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out the proportion of African Americans in the nonproblem, problem, and pathological gambling groups. The median values were 18 percent among pathological and problem gamblers and 11 percent among gamblers without problems. The five studies that reported the proportions of Hispanics had a median of 28 percent among pathological and problem gamblers and 22 percent among gamblers without problems. Only three studies reported on the percentage of American Indians among the gambling groups. Across those studies, American Indians were represented among pathological and problem gamblers ranging from 3 to 7 percent, compared with only 1 to 4 percent of the gamblers without problems. These studies are too few in number to allow meaningful comparisons across groups.
Income, Employment, and Education
Seventeen of the studies in Table 3-1 provided income distributions with two or more brackets for gamblers without problems compared with pathological and problem gamblers.10 The most common breakout was to distinguish household income above and below $25,000 per year. Dividing all the income categories reported by any of the studies into these two broad categories showed some tendency for lower-income persons to be overrepresented among pathological and problem gamblers. In particular, the median percentage of the pathological and problem gamblers with income under $25,000 per year was 33 percent compared with 27 percent of the gamblers without problems.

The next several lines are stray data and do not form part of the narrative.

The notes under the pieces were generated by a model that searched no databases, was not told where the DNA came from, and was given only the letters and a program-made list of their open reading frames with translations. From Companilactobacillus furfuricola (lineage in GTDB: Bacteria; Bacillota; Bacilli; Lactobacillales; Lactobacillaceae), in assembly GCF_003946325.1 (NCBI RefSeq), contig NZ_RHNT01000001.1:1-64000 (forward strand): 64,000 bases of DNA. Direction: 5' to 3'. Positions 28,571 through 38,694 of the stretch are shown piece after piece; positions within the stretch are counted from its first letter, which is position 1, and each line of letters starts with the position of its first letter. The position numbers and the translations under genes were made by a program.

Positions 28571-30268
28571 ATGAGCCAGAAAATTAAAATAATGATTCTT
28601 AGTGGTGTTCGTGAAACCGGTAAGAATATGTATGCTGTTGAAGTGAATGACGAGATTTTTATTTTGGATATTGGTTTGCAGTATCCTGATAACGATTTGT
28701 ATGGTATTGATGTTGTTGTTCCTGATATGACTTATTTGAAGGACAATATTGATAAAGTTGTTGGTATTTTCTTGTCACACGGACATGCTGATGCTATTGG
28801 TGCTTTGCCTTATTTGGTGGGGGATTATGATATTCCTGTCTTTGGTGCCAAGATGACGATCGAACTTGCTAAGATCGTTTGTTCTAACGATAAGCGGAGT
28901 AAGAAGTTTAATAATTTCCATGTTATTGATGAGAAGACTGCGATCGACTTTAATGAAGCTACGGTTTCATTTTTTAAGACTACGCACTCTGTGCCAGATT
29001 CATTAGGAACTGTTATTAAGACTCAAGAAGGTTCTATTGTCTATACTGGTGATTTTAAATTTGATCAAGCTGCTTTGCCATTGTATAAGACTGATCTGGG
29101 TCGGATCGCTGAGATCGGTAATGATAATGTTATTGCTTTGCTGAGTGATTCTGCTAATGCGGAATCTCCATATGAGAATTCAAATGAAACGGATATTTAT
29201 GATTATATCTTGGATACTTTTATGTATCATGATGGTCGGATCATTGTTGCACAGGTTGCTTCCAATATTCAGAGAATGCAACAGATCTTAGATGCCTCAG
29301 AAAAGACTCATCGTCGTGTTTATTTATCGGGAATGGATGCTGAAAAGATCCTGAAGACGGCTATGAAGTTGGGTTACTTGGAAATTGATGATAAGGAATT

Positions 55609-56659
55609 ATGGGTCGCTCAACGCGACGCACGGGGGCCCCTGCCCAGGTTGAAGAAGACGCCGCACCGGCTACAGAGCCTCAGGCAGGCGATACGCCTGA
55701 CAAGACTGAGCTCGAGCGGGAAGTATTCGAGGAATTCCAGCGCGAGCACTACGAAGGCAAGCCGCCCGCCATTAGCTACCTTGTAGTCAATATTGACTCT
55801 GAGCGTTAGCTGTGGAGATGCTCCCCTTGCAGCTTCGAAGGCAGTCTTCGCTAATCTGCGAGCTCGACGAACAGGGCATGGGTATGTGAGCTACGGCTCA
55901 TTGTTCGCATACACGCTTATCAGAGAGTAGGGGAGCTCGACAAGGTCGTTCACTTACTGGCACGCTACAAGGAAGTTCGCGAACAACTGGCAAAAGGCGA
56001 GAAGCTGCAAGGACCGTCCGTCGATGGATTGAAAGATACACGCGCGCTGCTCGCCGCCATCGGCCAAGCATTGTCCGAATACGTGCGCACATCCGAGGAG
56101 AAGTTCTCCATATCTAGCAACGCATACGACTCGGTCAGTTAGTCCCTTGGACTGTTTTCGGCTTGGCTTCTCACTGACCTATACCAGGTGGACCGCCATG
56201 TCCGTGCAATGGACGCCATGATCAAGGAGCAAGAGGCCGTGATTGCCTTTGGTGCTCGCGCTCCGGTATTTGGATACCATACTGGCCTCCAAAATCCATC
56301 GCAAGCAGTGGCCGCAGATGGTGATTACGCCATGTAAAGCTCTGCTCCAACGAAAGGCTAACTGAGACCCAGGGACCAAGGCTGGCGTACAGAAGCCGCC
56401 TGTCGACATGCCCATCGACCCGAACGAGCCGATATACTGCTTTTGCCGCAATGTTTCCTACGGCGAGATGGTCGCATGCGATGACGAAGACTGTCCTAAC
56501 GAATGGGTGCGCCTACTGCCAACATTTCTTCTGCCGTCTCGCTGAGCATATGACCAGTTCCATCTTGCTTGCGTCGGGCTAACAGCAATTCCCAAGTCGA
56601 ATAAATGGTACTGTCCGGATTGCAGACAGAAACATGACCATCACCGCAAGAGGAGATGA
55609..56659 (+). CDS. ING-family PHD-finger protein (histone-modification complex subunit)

Only seven of the studies in Table 3-1 compared problem and pathological gamblers and gamblers without problems with regard to employment status.11 Employed persons were represented in about equal proportions among the pathological and
Emerson et al. (1994); Laundergan et al. (1990); Reilly and Guida (1990); Volberg (1992, 1993, 1995a, 1996a, 1997); Volberg and Boles (1995); Volberg and Silver (1993); Volberg and Stuefen (1994); Volberg et al. (1991); Wallisch, (1993, 1996); New Mexico Department of Health (1996).
Emerson et al. (1994); Laundergan et al. (1990); Volberg (1997); Volberg and Boles (1995); Wallisch (1993, 1996); New Mexico Department of Health (1996).